Likewise the pacing hits the odd speed bump, notably a second act that spends just a little too much time developing the armor, to a third act which definitely drags out with a useless twist, and a robot vs. robot fight that's visually impressive but not terribly exciting. It's the one time the CG becomes too blatant, and isn't helped by a deus ex machina explosion that conveniently covers plot holes and robs us of a truly satisfying conclusion. No shame though, 'last act slippage' is a pesky condition that plagues all superhero origin movies from X-Men's mutant radiation wave, ro Spider-Man's Power Rangers-style fights with the Green Goblin. Even "Batman Begins", the new standard that sits above all other recent superhero flicks, finds its deftly tight narrative marred by a dubious microwave-triggered panic-inducing steam scheme.

By all counts though Favreau has done a stellar job - the more sedate scenes are superbly edited, and the other big action scenes (the jet dogfight, the test rocket runs, the breakout of the cave) are exceedingly well filmed with jaw-droppingly massive fireballs, high-octane thrills and off-the-wall comedic touches. This is also one of the few superhero films where the humor is well-placed. Even the few more over the top moments like Stark's private plane nightclub to an impromptu bit of surgery on Pepper's part, generate solid laughs.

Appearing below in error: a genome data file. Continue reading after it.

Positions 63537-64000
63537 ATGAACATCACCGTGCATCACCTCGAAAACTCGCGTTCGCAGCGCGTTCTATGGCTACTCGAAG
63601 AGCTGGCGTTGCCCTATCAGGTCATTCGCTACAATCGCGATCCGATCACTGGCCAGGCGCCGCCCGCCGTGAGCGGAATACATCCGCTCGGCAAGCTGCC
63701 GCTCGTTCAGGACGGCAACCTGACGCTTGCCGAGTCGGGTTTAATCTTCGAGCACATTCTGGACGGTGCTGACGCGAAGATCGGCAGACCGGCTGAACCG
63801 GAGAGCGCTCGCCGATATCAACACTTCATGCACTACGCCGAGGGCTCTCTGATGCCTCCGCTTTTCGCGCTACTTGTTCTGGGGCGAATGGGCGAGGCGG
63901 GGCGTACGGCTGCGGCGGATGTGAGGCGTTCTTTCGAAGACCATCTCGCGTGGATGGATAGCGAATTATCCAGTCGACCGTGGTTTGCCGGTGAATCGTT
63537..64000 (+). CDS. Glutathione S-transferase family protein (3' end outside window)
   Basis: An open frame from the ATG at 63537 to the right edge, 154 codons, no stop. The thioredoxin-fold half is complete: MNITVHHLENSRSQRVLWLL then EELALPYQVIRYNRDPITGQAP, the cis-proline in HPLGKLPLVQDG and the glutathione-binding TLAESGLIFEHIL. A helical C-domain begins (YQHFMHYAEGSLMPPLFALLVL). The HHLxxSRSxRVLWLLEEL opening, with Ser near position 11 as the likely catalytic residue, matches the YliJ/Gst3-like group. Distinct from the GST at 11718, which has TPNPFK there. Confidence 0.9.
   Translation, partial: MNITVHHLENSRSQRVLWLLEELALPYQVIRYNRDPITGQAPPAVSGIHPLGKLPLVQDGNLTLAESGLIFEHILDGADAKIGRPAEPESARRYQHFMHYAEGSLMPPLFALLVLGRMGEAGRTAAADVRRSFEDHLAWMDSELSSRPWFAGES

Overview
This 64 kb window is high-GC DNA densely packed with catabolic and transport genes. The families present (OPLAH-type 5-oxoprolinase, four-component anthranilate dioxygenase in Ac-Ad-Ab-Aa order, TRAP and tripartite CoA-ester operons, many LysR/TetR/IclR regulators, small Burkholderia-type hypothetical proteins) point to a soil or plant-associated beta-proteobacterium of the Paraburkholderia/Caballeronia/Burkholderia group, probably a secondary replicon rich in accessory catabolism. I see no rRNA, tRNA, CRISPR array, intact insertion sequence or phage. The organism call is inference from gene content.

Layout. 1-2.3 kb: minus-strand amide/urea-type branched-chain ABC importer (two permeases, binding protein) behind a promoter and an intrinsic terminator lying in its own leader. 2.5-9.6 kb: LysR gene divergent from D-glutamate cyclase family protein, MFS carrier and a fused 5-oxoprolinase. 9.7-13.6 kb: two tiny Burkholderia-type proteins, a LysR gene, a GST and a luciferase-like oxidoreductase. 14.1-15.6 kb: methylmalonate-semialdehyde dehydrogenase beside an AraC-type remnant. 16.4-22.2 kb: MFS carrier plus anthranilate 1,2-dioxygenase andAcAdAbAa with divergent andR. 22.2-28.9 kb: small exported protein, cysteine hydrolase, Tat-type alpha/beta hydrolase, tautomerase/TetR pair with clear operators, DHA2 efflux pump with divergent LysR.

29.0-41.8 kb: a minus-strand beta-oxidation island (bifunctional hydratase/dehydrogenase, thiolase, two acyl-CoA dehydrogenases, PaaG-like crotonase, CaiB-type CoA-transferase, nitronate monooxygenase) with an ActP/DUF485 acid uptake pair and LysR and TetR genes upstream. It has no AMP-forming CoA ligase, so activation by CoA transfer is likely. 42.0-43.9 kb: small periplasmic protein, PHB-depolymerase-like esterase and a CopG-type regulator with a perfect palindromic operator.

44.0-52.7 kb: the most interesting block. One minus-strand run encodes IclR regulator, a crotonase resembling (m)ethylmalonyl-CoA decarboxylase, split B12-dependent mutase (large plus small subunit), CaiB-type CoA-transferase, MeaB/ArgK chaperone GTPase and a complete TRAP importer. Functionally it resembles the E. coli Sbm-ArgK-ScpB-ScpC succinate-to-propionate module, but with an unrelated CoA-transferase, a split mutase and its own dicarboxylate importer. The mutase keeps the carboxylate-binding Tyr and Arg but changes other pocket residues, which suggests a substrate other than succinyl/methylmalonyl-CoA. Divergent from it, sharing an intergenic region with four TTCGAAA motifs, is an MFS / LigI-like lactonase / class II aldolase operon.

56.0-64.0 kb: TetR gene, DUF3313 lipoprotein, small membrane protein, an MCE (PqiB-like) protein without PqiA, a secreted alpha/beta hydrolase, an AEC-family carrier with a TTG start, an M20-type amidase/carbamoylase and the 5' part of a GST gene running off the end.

Perfectly positioned in early May, the film has just the right tone for its release - think of it as a cooler and more tech-heavy "Spider-Man" without all that wallowing in nauseating teen angst or speeches of responsibility, but concurrently having less emotional heft to push it beyond popcorn blockbuster territory. Its cast, principally Downey Jr., and some solid direction breathe a lot of life and energy into an otherwise run-of-the-mill comic book origin movie. Much like the first "X-Men", this is a well-made and perfectly serviceable action film that begs for the same team to put together a meatier and more exciting tale in the inevitable and welcome sequel.

DCD said...

I'm psyched! Have to get out to see this.

Robert Downey Jr is a big crush of mine...right up there w/John Cusack. Not that that is the reason I will go to see the flick, it just helps!

Octopunk said...

Great! I'm looking forward to this.

It's true, origin stories don't have to suck, it's just that so often they do. Usually because they're lame and/or act as a stumbling block or tedious obligation stuck on the front of the real story.

Anonymous said...

Not true about Samuel L Jackson. He is in Iron Man. Just not in the print you saw. Check http://litg.comicbookresources.com for details.